By Francine Foner, Esq., and Ty Hyderally, Esq.
The Me-Too movement has brought to the forefront the problem with confidentiality provisions in settlement agreements which silence victims of sexual harassment, as well as other forms of discrimination. Some states, including New Jersey, have passed laws to prohibit confidentiality provisions which unfairly restrict an employee’s desire to speak out about discrimination. Effective March 18, 2019, an amendment to the New Jersey Law Against Discrimination, N.J.S.A. 10:5-1, et seq. (“NJLAD”) requires that any agreements settling claims of discrimination under the NJLAD contain a “bold, prominently placed notice” stating: “although the parties may have agreed to keep the settlement and underlying facts confidential, such a provision in an agreement is unenforceable against the employer if the employee publicly reveals sufficient details of the claim so that the employer is reasonably identifiable.”
However, sexual harassment and discrimination claims are not the only types of employment claims for which a secrecy provisions in settlement agreements are prohibited. Settlements of claims brought for failure to pay proper compensation under the federal Fair Labor Standards Act, 29 U.S.C. § 201, et seq. (“FLSA”) must also be settled without imposing confidentiality requirements upon employees. At least that was the conclusion reached in a recent decision by the New Jersey District Court. In Hudson v. Express Transfer & Trucking, 2021 U.S. Dist. LEXIS 22136 *10; 2021 WL 406450 (Feb. 5, 2021), the Court declined to approve a settlement agreement resolving employee Dorian Hudson’s claims against his employer for failure to pay overtime in violation of the FLSA because of the agreement’s inclusion of confidentiality and broad release provisions.
In reaching its decision, the Hudson Court explained that settlement of an FLSA claim is subject to Court approval, in which the Court must find the agreement to be “fair and reasonable.” The Court further observed that New Jersey federal courts, and numerous other federal courts around the country, have found confidentiality agreements which prevent employees from speaking to anyone about the contents of the settlement are not “fair and reasonable.” Rather, such provisions “undermine fundamental purposes of the FLSA.” Hudson at *10, citing Brumley v. Camin Cargo Control, Inc., 2012 U.S. Dist. LEXIS 40599, 2012 WL 1019337, at *7-8. (D.N.J. 2012). The Brumley Court further found that “such provisions potentially allow employers to retaliate against employees for asserting their FLSA rights by permitting them to sue if the employee speaks about the agreement.” Id. (emphasis in original).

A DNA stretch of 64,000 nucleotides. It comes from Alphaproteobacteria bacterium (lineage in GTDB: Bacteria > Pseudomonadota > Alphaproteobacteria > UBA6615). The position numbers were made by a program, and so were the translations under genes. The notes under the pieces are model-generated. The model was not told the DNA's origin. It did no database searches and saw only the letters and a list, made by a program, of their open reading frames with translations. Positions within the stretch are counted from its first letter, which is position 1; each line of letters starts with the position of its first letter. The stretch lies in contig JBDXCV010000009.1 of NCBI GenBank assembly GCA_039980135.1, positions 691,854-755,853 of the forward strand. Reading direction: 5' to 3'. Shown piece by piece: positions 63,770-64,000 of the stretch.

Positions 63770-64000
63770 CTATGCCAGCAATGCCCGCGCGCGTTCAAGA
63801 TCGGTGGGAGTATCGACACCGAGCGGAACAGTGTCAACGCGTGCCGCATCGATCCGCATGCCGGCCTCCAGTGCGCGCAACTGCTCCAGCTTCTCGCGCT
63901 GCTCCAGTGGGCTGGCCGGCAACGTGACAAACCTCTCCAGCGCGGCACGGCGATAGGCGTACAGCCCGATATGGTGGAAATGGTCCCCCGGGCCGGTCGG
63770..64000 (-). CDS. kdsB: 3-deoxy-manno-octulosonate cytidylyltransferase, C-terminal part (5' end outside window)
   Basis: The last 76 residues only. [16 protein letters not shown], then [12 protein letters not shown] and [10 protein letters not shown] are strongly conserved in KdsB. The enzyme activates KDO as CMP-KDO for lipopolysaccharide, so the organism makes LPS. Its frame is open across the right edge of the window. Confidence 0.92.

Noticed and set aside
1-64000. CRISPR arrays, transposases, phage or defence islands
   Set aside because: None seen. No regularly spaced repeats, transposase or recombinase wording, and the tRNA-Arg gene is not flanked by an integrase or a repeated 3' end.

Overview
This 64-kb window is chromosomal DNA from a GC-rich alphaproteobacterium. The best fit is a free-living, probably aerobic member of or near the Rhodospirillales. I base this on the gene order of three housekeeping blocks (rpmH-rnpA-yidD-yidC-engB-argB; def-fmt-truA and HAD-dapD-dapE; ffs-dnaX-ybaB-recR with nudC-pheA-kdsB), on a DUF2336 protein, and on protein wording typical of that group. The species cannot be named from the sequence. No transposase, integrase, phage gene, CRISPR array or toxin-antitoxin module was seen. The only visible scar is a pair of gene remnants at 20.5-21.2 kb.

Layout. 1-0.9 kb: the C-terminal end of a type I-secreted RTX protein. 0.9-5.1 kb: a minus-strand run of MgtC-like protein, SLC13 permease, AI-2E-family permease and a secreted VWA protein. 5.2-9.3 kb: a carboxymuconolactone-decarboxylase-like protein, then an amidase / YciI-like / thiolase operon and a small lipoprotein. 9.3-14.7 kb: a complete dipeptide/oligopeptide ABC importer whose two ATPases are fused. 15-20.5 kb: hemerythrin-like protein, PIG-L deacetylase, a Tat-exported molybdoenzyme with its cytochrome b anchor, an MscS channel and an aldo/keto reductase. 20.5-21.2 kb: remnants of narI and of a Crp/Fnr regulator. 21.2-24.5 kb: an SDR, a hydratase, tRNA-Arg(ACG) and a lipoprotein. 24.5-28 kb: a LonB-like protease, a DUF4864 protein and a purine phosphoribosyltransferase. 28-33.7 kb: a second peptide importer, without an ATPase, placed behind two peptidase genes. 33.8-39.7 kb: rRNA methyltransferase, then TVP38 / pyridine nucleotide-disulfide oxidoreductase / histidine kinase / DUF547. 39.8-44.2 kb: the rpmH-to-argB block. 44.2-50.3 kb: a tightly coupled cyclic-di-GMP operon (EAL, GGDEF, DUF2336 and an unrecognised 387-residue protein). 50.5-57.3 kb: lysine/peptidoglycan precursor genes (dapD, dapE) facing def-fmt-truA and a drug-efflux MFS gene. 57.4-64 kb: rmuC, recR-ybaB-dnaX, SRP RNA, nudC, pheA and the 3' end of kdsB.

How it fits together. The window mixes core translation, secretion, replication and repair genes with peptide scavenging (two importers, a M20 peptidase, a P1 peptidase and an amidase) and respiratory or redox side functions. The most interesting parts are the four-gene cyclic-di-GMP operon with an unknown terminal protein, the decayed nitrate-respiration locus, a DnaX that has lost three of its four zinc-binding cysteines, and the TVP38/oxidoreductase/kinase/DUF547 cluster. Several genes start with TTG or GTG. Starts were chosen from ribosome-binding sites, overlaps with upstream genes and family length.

Relying upon numerous decisions striking down confidentiality provisions and broad release provisions in agreements settling FLSA claims, the Hudson Court found that the settlement agreement before it was not “fair and reasonable,” because it contained a confidentiality provision and a broad release provision. The Court held that such provisions “in the parties’ settlement agreement were overbroad, contravene the ‘public-private character’ of employee rights under the FLSA, and serve to ‘nullify the purposes of the Act.’” Id. at *14, citing Brooklyn Sav. Bank v. O’Neil, 324 U.S. 697, 710 (1945).
In addition to claims for violation of the FLSA and state wage laws, Hudson’s claims included claims for disability discrimination, failure to accommodate and retaliation under the NJLAD. However, because the Court’s review of the settlement agreement was limited to whether it fairly settled the FLSA claims, it did not address whether the settlement agreement complied with the NJLAD’s requirement that the settlement agreement contain a bold and prominent notice to the employee of the employee’s right to choose to make public details of the discrimination claim.
While the Court declined to approve the settlement agreement, it gave the parties an opportunity to provide it with reasons why the Court should approve the settlement agreement with the confidentiality and release provisions, rather than strike those provisions. It would certainly seem unlikely that the Court would reverse its opinion, contrary to the substantial authority relied upon by the Court in rejecting the inclusion of confidentiality and general release provisions in the settlement agreement.
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